California Employers No Longer Required to Ensure Lunch Breaks
The California Supreme Court ruled yesterday that employers will no longer be obligated to require their employees to take legally mandated lunch breaks.
The case was filed nine years ago against Brinker International, the parent company of Chili's and Maggiano's, by employees who accused their managers of abusing California labor law by encouraging them not to take lunch breaks. However, the Supreme Court unanimously deemed that it is the responsibility of the workers to make use of their alloted breaks rather than the employers.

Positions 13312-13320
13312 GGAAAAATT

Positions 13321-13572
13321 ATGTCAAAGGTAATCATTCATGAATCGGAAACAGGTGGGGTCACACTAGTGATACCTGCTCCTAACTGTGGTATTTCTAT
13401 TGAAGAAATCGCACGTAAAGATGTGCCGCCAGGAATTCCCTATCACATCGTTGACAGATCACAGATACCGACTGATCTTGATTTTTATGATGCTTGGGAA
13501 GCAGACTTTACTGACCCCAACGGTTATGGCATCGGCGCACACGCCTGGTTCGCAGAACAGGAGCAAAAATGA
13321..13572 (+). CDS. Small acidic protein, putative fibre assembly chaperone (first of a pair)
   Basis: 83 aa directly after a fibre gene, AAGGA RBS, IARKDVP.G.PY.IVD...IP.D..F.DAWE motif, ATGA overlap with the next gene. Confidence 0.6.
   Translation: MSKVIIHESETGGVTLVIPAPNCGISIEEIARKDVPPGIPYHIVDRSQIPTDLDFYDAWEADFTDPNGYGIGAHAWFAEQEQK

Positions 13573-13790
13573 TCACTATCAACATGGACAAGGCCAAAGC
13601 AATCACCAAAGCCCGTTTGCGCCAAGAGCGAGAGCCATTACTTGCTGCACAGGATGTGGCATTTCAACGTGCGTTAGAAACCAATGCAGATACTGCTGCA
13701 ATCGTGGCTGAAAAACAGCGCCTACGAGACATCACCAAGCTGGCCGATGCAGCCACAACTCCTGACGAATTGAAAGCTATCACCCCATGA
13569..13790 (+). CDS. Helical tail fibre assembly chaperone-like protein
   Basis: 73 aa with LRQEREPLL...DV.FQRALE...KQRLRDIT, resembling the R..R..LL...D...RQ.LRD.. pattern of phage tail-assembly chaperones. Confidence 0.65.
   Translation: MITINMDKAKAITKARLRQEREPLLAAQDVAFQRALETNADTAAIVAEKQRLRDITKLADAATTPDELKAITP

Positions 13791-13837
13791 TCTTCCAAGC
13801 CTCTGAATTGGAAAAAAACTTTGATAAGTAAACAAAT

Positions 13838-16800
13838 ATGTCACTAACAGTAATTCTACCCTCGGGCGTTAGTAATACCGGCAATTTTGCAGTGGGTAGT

The bottom line is that while California employees are legally entitled to a 30-minute meal break during work hours, it's up to the discretion of the worker as to whether or not they take advantage of it. In 2001, California made it legal to penalize any employer who violates the meal and rest break labor laws by requiring them to pay an extra hour of wages to any worker that missed their half-hour break.
This new ruling should help to clarify the intricacies of the current labor laws for employees and employers alike.